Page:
Culturally Sensitive, Inclusive Education
- The Public Education Department would hire a new liaison to oversee the educational needs of Black children under House Bill 43, the Black Education Act. Provisions of the act would be carried out over the next few years.
- The Special Education Ombud Act, House Bill 222, provides resources to help families better advocate for the needs of students with disabilities.
- Students could not be penalized for wearing traditional hairstyles like dreadlocks or braids or religious coverings under House Bill 29/Senate Bill 80.
- The governor has already signed into law House Bill 52, which codifies in statute the Bilingual Multicultural Education Advisory council.
- Gov. Lujan Grisham has signed House Bill 22, amending the Grow Your Own Teachers Act to expand who qualifies for the scholarship program, which is designed to increase the number of teachers in the state.
- House Bill 188 would require the Public Education Department to create a license endorsement in secondary computer science. All licensed teachers could qualify by demonstrating sufficient content knowledge.
- Scholarships totaling $5 million would be available for educators who want to apply for National Board Certification. The funding is included in the General Appropriations Act, House Bill 2.
- The General Appropriations Act also includes:
- $1 million for teacher residencies
- $1 million for New Mexico’s new educator evaluation program, Elevate NM
- $1 million for mobile panic buttons for classroom teachers
More School Time
Senate Bill 40 gives districts and charter schools more flexibility in implementing the K-5 Plus and Extended Learning Time programs. The measure was amended to remove a requirement that all districts adopt the programs. Additionally, House Bill 2, the General Appropriations Bill, includes a $70 million non-recurring appropriation for a pilot project on extended learning using equivalent hours.
“Increasing the time students spend learning is a proven strategy to improve academic outcomes. Although the Legislature decided against making these two programs mandatory, we appreciate the new flexibilities afforded by SB40 and the pilot project outlined in HB2,” Stewart said. “Because of these important changes, we fully expect many more districts and schools to adapt an extended school year program in the coming year as a powerful tool to accelerate learning as students return to full in-person learning.”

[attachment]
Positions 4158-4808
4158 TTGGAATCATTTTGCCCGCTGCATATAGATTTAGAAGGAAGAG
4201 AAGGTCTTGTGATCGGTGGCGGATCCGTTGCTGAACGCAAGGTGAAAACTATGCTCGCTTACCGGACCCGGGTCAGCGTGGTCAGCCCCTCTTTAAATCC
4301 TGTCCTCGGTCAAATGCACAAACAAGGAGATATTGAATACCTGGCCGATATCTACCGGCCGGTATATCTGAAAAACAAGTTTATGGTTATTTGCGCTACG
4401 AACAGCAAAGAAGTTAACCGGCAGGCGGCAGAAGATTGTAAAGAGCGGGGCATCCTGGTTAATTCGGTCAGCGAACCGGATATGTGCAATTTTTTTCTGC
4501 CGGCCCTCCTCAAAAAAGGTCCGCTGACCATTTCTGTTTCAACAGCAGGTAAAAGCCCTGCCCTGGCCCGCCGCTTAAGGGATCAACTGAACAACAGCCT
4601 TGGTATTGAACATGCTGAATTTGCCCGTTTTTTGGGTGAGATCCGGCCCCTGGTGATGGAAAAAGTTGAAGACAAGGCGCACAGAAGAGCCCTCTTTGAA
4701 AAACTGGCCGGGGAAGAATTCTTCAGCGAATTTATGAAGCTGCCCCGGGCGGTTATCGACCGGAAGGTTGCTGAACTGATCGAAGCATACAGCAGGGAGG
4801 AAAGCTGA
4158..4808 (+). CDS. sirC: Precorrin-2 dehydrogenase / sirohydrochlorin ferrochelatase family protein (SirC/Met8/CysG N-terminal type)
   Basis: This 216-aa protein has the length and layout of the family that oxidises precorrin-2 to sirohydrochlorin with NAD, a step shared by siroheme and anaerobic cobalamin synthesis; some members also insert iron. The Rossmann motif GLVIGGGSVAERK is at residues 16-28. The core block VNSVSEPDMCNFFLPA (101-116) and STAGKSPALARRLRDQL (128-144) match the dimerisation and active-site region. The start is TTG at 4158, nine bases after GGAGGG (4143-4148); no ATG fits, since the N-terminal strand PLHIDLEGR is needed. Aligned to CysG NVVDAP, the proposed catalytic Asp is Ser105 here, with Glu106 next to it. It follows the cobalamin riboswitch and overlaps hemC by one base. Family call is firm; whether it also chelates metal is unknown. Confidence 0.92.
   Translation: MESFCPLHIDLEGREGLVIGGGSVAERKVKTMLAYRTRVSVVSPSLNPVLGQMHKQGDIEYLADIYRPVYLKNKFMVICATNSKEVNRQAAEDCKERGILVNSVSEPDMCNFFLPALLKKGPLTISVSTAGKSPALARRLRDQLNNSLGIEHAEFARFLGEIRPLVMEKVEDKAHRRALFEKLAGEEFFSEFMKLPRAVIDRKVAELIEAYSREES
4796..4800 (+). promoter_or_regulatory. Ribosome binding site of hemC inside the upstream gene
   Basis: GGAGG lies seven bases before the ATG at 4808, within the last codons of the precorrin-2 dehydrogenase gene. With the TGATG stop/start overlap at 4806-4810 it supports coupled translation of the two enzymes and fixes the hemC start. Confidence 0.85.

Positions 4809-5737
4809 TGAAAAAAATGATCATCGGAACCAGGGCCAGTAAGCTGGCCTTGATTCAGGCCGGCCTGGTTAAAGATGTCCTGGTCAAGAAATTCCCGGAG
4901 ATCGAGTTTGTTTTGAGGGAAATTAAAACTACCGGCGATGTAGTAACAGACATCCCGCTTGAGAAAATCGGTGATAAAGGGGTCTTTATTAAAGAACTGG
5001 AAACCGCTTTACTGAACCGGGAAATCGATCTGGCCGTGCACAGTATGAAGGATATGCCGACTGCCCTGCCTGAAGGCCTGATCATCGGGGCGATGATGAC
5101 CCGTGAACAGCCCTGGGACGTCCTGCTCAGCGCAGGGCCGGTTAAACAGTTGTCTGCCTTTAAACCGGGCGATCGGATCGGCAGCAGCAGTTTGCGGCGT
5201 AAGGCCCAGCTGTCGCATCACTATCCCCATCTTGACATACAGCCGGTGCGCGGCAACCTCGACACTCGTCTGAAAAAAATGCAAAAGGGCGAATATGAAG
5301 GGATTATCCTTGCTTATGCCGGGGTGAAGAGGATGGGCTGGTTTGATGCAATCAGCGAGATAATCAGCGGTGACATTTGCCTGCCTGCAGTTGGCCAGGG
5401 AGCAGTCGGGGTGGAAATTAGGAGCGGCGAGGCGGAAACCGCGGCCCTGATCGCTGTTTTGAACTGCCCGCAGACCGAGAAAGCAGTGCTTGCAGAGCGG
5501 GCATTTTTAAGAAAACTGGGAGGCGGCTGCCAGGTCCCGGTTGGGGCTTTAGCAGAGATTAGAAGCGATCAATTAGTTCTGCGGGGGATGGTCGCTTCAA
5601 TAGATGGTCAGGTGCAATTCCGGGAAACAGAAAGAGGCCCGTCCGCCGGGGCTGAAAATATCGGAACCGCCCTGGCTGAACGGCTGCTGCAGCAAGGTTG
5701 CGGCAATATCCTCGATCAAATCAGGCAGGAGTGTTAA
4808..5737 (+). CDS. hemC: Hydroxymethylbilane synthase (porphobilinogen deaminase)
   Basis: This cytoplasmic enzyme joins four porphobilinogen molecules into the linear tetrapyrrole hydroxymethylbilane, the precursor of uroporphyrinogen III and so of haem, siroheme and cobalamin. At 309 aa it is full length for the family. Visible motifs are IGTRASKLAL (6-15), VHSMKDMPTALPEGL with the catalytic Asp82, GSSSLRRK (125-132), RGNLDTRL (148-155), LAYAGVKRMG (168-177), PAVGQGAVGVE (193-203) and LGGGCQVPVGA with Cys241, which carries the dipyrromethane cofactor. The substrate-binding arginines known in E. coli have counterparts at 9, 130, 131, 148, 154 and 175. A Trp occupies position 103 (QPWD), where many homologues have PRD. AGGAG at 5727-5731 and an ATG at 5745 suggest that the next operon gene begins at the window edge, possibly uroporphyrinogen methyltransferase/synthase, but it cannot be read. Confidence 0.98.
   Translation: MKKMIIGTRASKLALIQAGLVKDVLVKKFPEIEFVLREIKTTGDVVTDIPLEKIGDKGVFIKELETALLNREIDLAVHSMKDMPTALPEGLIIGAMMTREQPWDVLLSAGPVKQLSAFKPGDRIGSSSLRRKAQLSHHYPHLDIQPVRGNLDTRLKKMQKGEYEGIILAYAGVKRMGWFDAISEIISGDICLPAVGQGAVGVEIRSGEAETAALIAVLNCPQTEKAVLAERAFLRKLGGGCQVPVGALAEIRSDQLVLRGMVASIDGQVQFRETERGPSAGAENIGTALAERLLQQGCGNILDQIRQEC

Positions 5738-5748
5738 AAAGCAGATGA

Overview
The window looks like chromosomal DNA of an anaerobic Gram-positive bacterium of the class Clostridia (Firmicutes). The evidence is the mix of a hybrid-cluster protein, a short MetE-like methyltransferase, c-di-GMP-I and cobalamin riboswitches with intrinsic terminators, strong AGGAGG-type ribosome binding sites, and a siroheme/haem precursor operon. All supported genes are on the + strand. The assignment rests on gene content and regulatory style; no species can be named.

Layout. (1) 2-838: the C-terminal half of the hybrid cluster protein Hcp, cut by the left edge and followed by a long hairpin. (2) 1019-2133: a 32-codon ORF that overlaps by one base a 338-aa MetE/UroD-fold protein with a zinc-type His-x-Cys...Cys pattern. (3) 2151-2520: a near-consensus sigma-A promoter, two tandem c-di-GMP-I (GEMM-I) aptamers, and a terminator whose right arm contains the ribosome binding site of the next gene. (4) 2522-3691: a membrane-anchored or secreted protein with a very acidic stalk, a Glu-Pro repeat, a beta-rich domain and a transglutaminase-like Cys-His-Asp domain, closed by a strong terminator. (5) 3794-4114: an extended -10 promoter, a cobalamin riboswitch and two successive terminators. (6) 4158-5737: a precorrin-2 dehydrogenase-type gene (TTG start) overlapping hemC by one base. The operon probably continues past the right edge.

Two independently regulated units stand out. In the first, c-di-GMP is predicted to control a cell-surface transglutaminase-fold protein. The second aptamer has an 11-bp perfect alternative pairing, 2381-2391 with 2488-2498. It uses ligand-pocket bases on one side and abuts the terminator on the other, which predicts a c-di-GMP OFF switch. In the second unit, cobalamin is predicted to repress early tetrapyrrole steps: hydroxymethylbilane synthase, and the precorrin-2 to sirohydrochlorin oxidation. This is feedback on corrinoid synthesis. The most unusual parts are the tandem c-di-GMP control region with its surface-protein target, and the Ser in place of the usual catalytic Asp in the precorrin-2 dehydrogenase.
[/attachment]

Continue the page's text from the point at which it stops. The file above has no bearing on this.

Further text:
$220 million: Increase in funding for the State Equalization Guarantee, the formula used to distribute funds to districts and charter schools. Includes:
- $45 million to remove a credit the state was taking for funding from the federal Coronavirus Aid, Relief, and Economic Security Act, known as the CARES Act
- $35 million to hold districts harmless from impact aid credits
- $80 million for the K-5 Plus and Extended Learning Time programs
- $5 million for instructional materials
$135 million: One-time expenditures for priorities of the governor, including:
- $25 million for community schools
- $30 million for the Family Income Index over two years
- $1.5 million for cyber security
- $20.9 million for Impact Aid liability to the state support reserve fund
- $15.5 million for state support reserve fund to increase aggressive approach to unit value
- $2 million for data systems upgrades
- $25 million for statewide digital access and broadband initiatives
- $10.6 million for Tribal Remedy Framework
- $3 million for Career Technical Education
$79 million: One-time expenditures for priorities of the Legislature, including:
- $70 million for extended learning and equivalent hours pilot
- $5 million for National Board scholarships for teachers
- $1 million for teacher residencies
- $1 million for educator evaluation
- $1 million for mobile panic buttons
- $400,000 for Black Education Act
- $500,000 to supplement STEM programs